What do ears and dumplings have in common? How spicy is Sichuan cooking? Is it difficult to prepare Gongbao spicy chicken? The Hutong in Beijing will help you learn that and more.
The Hutong is “hidden” in the hutongs – the word for narrow streets or alleys in China – and is difficult to find it if it’s your first time here. Zigzagging through narrow streets, I reach the bright-red double door of The Hutong.
A blond woman greets me with the warmest of smiles. The native Norwegian leads me to a neatly-arranged room that hosts a long table covered with a dozen bowls filled with spices, chopped herbs, ready-to-cook mushrooms and piles of flour stands all surrounded by high bar-like wooden chairs.
Dumplings and ears
The team is getting ready for a cooking class. Today a Chinese lady, speaking very clear English, will show us how to make Chinese dumplings. Our international and eager group, composed of tourists and foreigners who reside in Beijing hangs on every word. She is very patient and skillful, and a smart storyteller.
Moreover, her soft voice carries us through the centuries of fascinating history of China to the time when a doctor created dumplings with a sophisticated filling that remedied the ear diseases of his suffering patients. Since then it has become a tradition to eat dumplings in winter.
Apparently, this is mostly endemic to the northern part of China, as the southern part enjoys its specialties. And so, today we plunge into the sea of odors and tastes of ear-shaped ravioli. I have to admit, a struggle with the dough requires all of my patience. Out of the corner of my eye, I see how my German neighbor advances faster. Ah, it is his seventh time. I must practice.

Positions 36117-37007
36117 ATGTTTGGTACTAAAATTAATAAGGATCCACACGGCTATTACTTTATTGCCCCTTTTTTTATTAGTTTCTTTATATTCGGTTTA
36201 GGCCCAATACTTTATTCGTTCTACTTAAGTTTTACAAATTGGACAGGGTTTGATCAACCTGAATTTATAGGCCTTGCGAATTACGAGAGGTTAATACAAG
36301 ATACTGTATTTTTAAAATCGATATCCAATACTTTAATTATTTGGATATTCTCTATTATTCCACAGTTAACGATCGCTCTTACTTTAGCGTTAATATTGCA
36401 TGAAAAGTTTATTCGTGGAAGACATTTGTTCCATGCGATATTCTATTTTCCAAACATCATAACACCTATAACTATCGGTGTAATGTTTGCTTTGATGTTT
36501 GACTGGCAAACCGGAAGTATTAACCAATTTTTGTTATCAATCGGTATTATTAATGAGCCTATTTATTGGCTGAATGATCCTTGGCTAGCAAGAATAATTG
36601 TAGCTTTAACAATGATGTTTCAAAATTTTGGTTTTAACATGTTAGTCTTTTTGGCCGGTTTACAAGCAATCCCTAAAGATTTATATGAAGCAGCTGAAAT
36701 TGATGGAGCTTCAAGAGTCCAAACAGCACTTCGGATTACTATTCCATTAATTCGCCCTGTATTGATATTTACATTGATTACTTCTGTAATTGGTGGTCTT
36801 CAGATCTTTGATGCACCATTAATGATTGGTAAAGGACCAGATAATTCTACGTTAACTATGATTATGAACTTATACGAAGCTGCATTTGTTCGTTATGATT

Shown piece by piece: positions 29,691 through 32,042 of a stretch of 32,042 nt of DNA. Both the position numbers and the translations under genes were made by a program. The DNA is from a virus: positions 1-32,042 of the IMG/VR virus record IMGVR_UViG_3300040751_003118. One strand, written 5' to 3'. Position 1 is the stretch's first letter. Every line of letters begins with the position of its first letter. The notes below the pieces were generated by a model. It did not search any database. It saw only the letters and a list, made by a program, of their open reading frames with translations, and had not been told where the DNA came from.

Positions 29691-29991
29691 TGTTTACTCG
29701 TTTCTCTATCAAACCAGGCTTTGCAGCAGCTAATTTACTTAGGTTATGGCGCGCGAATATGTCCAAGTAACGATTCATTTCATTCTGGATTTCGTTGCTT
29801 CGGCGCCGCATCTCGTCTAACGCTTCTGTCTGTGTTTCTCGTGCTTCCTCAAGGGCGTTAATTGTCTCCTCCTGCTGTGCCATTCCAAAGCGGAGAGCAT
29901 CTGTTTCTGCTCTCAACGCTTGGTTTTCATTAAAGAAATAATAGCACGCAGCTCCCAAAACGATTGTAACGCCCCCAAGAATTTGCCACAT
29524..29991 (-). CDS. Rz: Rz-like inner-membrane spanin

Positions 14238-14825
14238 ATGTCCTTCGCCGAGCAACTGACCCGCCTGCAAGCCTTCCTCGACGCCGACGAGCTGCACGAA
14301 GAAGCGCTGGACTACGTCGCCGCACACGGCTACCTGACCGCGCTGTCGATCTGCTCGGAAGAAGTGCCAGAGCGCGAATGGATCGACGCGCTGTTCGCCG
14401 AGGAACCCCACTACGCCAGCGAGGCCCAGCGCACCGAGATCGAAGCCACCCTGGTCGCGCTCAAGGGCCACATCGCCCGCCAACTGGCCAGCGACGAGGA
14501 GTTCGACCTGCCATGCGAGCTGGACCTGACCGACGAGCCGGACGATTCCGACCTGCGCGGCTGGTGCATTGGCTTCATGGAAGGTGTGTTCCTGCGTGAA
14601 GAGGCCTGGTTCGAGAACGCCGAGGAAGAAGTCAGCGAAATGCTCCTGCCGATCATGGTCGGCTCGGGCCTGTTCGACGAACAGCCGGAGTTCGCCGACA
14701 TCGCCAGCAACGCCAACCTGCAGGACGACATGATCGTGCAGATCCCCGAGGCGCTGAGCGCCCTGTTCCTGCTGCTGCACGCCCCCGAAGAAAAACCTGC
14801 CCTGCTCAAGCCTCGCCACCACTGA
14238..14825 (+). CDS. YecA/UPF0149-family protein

Sofia wanders around the table, corrects our dough pinching and tells us how Chinese families get together at least once per week for a dumpling-making evening to prepare sufficiently for everyone for the following week.
Today, we compose a small group, so our Chinese teacher notices and advice each of us. She encourages as to make dumplings for our families -we gladly take recipes provided by The Hutong home.
A dumpling-making session in the Hutong
A dumpling-making lesson is perfect for team building, and other options at the Hutong include learning how to cook Yunnan vegetarian dishes and other Chinese specialties. It offers a variety of other activities, as well: tea tasting, experimenting with traditional Chinese medicine, guided trips in Beijing on bicycles and much more.
Savoring boiled, fried, vegetarian, meat-filled, some badly shaped dumplings we understood why The Hutong celebrated its 10th anniversary last year and has established itself as one of most wanted cooking schools and catering spots in Beijing. And it started as a simple entertainment place for friends and family of an Australian couple ( Mark Thirlwall and Stacey Shine).
The Hutong invites to swing by their courtyard for an event, workshop or a cooking class. A regular price comprises 300 RMB (or 42 euro) per 2 1/2 hour cooking lesson. I enjoy going there from time to time.
The Hutong, 1000007 Jiudaowan Zhongxiang, Beixinqiao, Dongcheng District, Beijing. +8615901046127. email@example.com, thehutong.com